Does UKIP's big win herald a big change in British politics? (+video)

After topping the British polls in European elections, anti-Europe UKIP hopes to win seats in Westminster. With the major parties retooling their Europe policies, that's no easy task.

By , Correspondent

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    UK Independence Party (UKIP) leader Nigel Farage attends a meeting of leaders of European Parliament political groups in Brussels today.
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Was it just another protest vote, or something more?

That is the question being asked among Britain’s political class about the success of anti-Europe party UKIP in the weekend's European Parliament elections.

Under leader Nigel Farage, the Euroskeptic party doubled its members in the European Parliament to 24, compared to 20 for Labour, 19 for the Conservatives, and just one seat for the pro-Europe Liberal Democrats, whose vote collapsed. The victory has sent shockwaves through the established political parties, with particular pressure on Lib Dem leader Nick Clegg to resign.

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Describing the outcome as the "most extraordinary result" in British politics in the past 100 years, Mr. Farage said his "people's army" now aimed to win UKIP's first Westminster member of Parliament next week, in a by-election in the Nottinghamshire constituency of Newark. Such a victory would be a huge turnaround for UKIP, which finished fifth in the 2010 Newark election, far behind the Conservative winner, who won handily.

Today Prime Minister and Conservative leader David Cameron urged EU leaders to heed the UKIP and other anti-Europe results across the continent ahead of a Brussels summit. He called for reform of EU institutions and said it could not be "business as usual" in the wake of the European Parliament results.

But despite the UKIP success, it is unclear whether the victory indicated a mere protest vote or a more significant change in voting patterns ahead of next year’s general election.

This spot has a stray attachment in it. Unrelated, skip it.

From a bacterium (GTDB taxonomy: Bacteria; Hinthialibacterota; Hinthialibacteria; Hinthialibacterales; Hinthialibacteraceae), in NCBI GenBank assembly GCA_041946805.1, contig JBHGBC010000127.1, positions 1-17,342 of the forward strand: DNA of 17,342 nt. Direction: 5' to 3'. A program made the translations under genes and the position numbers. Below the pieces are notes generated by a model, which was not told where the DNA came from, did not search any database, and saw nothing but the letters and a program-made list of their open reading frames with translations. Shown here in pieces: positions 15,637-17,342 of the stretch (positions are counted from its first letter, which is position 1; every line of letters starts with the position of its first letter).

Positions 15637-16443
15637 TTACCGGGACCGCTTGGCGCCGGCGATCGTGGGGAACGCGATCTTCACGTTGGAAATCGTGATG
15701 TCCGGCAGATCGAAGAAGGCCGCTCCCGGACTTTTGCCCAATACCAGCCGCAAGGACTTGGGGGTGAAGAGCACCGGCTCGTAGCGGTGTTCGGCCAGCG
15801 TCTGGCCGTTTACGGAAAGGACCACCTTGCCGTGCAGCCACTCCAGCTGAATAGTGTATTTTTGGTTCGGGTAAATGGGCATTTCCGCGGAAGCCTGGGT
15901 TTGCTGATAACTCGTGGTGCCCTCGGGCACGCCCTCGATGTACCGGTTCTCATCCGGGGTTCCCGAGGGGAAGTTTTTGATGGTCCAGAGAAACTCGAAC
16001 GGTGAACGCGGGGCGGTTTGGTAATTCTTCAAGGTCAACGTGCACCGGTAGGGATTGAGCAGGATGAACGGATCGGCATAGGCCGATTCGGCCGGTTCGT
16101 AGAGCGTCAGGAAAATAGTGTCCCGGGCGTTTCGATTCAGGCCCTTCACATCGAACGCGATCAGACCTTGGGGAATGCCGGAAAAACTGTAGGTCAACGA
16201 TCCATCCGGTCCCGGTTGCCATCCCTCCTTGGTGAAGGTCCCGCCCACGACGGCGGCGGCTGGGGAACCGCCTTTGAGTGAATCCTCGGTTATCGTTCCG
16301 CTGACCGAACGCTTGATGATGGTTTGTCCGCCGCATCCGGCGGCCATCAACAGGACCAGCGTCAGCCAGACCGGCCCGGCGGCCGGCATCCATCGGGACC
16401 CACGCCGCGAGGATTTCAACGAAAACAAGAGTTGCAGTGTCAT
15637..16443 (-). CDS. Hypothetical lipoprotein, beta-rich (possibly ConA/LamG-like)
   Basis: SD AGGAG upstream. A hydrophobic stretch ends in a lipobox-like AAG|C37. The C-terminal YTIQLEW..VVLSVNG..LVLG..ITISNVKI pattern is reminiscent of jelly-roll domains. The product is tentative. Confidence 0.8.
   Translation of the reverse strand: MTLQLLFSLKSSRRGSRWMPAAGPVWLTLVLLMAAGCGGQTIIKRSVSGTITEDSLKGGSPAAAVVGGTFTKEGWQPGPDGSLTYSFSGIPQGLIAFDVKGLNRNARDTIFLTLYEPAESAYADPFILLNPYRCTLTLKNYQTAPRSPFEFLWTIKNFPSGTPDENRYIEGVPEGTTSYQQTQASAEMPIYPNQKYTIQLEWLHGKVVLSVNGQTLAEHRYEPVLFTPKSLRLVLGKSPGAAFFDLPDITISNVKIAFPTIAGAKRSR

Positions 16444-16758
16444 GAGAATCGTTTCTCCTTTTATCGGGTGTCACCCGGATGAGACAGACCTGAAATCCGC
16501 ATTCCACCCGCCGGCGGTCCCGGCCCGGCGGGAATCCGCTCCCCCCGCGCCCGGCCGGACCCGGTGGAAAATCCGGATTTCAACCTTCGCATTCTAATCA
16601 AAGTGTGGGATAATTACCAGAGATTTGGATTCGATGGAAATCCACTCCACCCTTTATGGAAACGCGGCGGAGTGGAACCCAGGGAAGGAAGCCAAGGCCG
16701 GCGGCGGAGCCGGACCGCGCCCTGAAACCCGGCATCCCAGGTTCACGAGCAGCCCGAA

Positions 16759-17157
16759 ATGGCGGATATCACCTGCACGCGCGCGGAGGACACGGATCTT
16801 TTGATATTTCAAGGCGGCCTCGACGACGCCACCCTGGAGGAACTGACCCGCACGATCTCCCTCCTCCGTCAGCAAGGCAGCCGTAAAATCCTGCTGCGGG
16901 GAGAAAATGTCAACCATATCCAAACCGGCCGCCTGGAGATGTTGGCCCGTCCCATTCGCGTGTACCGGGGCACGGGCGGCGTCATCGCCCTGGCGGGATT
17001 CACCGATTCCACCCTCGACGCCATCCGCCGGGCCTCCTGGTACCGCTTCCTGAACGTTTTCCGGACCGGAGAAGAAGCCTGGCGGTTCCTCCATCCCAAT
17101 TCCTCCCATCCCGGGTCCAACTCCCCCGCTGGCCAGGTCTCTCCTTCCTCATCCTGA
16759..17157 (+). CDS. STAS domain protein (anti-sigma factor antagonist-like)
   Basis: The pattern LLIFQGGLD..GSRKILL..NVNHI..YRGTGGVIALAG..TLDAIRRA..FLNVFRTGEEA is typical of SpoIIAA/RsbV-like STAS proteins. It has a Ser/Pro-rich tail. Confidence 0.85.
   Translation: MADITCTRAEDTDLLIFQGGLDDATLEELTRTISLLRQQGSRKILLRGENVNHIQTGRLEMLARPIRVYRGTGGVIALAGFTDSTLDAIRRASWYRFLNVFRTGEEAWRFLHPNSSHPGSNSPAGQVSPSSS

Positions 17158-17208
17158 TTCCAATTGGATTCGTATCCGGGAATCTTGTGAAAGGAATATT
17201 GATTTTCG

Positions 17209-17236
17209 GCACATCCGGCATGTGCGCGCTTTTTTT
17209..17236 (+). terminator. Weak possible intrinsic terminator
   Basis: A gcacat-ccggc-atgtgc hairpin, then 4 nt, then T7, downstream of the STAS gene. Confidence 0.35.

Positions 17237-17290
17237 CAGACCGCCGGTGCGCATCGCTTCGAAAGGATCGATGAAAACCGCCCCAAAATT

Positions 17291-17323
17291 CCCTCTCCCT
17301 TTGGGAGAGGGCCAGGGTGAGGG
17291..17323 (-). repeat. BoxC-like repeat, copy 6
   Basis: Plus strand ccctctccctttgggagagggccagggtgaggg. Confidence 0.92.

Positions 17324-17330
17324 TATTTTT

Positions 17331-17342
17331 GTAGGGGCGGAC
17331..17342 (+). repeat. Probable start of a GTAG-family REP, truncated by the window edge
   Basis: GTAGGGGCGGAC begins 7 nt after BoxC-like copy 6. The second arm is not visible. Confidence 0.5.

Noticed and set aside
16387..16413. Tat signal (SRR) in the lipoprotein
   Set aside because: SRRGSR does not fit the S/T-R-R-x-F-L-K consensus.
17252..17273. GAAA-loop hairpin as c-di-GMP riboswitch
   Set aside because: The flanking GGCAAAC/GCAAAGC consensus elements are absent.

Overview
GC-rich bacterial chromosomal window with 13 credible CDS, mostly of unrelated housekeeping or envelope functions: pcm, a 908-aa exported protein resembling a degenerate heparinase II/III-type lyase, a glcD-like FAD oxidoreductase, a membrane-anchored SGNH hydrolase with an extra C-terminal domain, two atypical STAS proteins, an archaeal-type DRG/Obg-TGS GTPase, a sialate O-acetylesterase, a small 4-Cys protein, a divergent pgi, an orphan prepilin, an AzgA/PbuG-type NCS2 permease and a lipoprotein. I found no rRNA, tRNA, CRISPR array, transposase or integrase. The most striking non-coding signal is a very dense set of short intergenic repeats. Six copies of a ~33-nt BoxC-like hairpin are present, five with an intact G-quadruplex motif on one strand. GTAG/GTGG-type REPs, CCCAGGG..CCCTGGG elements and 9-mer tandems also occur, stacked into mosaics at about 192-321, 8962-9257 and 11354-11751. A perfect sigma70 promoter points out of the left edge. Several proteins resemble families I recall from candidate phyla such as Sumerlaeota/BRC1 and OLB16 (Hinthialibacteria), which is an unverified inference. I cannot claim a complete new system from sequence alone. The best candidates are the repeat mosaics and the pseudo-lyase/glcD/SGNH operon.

Alistair Clark, a senior lecturer in politics at Newcastle University, is skeptical whether UKIP could replicate the results in 2015, especially under Britain’s "first-past-the-post" electoral system. He says it would require a huge swing among voters for UKIP to actually win seats in the British parliament when voters tended to vote on more domestic-type issues such as the economy.

However he said the results would change the debate on Europe in the UK. “It will make making the case for Europe harder, as you’ve seen from the reaction to Tony Blair trying to make the case on the [BBC Radio Four’s] Today program this morning. UKIP have traditionally taken votes from the Conservatives but in these European elections it’s been Labour and the Conservatives," Dr. Clark says.

“We have always had an awkward relationship with Europe going back to Margaret Thatcher, but these UKIP results will force the traditional parties to review their European policies. It’s already happening in Europe with President Hollande talking about reform, but I think UKIP will struggle in a general election.”

Roger Scully, a professor of political science at Cardiff University, said the weekend results raised new questions for Britain’s established parties but the biggest test for UKIP was next week’s Newark by-election.

"For Labour, they might have to change their anti-referendum policy and think about supporting one," Professor Scully says. “For the Conservatives, the Euroskeptic wing might become more hostile to Europe, which will put more pressure on Cameron, which could become overwhelming.” 

He says it is plausible that UKIP could win five to 10 seats in next year’s general election if the party concentrates its resources on 20 to 30 constituencies as planned. But he does not envisage wider success. “I think UKIP will come under far more scrutiny in a general election which is different from a European election where voters are prepared to vote for ‘crazier’ candidates knowing that there’s little connect and consequences in Europe."

But “If UKIP do win seats," he adds, "that could be crucial in a tight election and Cameron might be forced to do a deal. If that’s the case UKIP could call for a referendum earlier, say 2016 rather than 2017.”

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